Yesterday we read at Mass that it was easier for a camel to pass through the eye of a needle than for a rich man to enter into the kingdom of God. That is pretty heavy stuff. But the heavier stuff is trying to figure out who the rich man is. It might be surprising.
A good number of years ago I was heading to Zimbabwe with Catholic Relief Services to see the work they were doing there with the “poor.” I was taken to task concerning this endeavor by a person who said, “What on earth are you going to Zimbabwe to help the poor there for when we have people right here in the U. S. who do not have food in their refrigerator?” Not downplaying the true plight that many in our nation face but the poverty of that nation (largely man made) was far worse. Their concern was not an empty refrigerator. They do not have refrigerators or a place to keep one. Even if they did there would not even be a plug in which they might have power for one. There was not a power grid or a power plant anywhere near them. There was no infrastructure, nor rich neighborhood close by where they might even beg a little, and absolutely no voice in their government, no news agency to spread the word – just them in the middle of a desolate area. Now that is poverty. They look on our poor with jealousy. I would not want to be even what we consider poor but for them it would be a giant step up. There is hope that poor in our nation could find clean water, some possible assistance with food and medical help, there is some chance that someone would find some resources for them if they really needed it, that some second hand clothes could be obtained with which to clothe themselves.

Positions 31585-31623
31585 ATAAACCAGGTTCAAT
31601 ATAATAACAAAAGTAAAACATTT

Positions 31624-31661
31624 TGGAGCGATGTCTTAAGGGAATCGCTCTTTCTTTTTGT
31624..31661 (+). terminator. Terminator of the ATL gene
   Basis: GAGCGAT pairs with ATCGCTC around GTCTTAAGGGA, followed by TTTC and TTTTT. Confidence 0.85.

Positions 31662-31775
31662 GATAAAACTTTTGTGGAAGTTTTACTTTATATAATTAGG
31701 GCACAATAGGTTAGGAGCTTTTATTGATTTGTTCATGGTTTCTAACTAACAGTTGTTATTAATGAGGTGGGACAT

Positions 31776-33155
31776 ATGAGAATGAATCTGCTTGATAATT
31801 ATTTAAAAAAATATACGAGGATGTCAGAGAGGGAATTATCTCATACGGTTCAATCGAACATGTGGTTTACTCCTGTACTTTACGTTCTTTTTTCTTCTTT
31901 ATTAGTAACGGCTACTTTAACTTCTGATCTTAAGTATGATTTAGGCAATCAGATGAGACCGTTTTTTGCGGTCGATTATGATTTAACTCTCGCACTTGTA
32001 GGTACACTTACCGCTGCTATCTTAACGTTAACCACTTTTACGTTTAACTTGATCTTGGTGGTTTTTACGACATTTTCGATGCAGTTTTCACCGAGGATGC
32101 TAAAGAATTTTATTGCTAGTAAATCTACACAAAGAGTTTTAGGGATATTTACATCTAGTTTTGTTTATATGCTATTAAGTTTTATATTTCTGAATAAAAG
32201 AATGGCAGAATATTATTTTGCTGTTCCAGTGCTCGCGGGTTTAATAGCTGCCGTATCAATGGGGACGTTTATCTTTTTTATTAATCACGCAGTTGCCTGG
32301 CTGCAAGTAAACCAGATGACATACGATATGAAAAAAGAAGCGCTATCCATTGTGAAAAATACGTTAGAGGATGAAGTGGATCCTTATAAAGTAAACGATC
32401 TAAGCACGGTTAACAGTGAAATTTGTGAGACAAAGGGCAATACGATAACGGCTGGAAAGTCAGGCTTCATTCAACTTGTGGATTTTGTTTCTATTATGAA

So who are the poor and who are the rich? How many people living in the richest nation not only in the world but in all of history could be considered truly poor? How very blest we are! We are so fortunate! Never have so many people lived so well as we. But with such a blessing comes responsibility. We have to face the quandary of the camel and the needle.
What is wrong with being one of the “haves”? Nothing in and of itself. But there are quagmires of which we need to be particularly careful. It is not until you have that you then have something to protect. It is not until you have that you have something to choose whether to be generous with it or not. It is not until you have that pride can take root. When one is a “have” one then also obtains some amount of power and power can be good or corrupt.
Then who can be saved? For us it is impossible but everything is possible for God. That is why we are believers. We encounter Christ daily and especially on Sunday and He shows us constantly how to overcome these pitfalls. And when we fail (and we do and will) He provides us with forgiveness and healing through the sacraments.
Poverty itself is not holiness but a pathway to holiness. Riches themselves are not slides to hell. If we rely on Christ they too can be a pathway to heaven albeit a more difficult one.